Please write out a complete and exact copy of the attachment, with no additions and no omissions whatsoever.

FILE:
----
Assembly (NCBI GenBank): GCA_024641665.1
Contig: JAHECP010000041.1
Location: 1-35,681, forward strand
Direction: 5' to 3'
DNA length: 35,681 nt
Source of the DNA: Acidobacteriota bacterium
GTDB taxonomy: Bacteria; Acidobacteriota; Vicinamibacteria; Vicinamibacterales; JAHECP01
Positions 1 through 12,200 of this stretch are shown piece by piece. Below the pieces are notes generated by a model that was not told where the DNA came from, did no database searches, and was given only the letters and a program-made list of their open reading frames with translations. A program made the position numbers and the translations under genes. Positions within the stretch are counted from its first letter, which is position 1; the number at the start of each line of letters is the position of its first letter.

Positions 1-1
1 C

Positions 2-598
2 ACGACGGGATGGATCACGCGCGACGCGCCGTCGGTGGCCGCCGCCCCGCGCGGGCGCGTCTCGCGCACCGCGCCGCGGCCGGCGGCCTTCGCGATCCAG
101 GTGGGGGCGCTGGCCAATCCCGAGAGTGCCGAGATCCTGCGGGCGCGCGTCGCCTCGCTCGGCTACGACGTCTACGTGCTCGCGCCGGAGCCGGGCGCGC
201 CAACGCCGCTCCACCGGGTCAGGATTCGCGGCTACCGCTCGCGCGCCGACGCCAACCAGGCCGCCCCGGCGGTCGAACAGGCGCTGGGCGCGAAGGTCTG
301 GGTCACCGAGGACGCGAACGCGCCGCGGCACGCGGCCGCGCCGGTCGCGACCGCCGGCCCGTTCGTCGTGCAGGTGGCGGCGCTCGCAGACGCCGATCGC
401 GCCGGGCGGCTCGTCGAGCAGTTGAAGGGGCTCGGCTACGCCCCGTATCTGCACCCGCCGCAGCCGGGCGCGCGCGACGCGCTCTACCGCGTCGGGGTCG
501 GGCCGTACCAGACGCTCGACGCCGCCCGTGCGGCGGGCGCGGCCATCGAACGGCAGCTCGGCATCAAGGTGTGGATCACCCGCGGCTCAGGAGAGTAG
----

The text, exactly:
Assembly (NCBI GenBank): GCA_024641665.1
Contig: JAHECP010000041.1
Location: 1-35,681, forward strand
Direction: 5' to 3'
DNA length: 35,681 nt
Source of the DNA: Acidobacteriota bacterium
GTDB taxonomy: Bacteria; Acidobacteriota; Vicinamibacteria; Vicinamibacterales; JAHECP01
Positions 1 through 12,200 of this stretch are shown piece by piece. Below the pieces are notes generated by a model that was not told where the DNA came from, did no database searches, and was given only the letters and a program-made list of their open reading frames with translations. A program made the position numbers and the translations under genes. Positions within the stretch are counted from its first letter, which is position 1; the number at the start of each line of letters is the position of its first letter.

Positions 1-1
1 C

Positions 2-598
2 ACGACGGGATGGATCACGCGCGACGCGCCGTCGGTGGCCGCCGCCCCGCGCGGGCGCGTCTCGCGCACCGCGCCGCGGCCGGCGGCCTTCGCGATCCAG
101 GTGGGGGCGCTGGCCAATCCCGAGAGTGCCGAGATCCTGCGGGCGCGCGTCGCCTCGCTCGGCTACGACGTCTACGTGCTCGCGCCGGAGCCGGGCGCGC
201 CAACGCCGCTCCACCGGGTCAGGATTCGCGGCTACCGCTCGCGCGCCGACGCCAACCAGGCCGCCCCGGCGGTCGAACAGGCGCTGGGCGCGAAGGTCTG
301 GGTCACCGAGGACGCGAACGCGCCGCGGCACGCGGCCGCGCCGGTCGCGACCGCCGGCCCGTTCGTCGTGCAGGTGGCGGCGCTCGCAGACGCCGATCGC
401 GCCGGGCGGCTCGTCGAGCAGTTGAAGGGGCTCGGCTACGCCCCGTATCTGCACCCGCCGCAGCCGGGCGCGCGCGACGCGCTCTACCGCGTCGGGGTCG
501 GGCCGTACCAGACGCTCGACGCCGCCCGTGCGGCGGGCGCGGCCATCGAACGGCAGCTCGGCATCAAGGTGTGGATCACCCGCGGCTCAGGAGAGTAG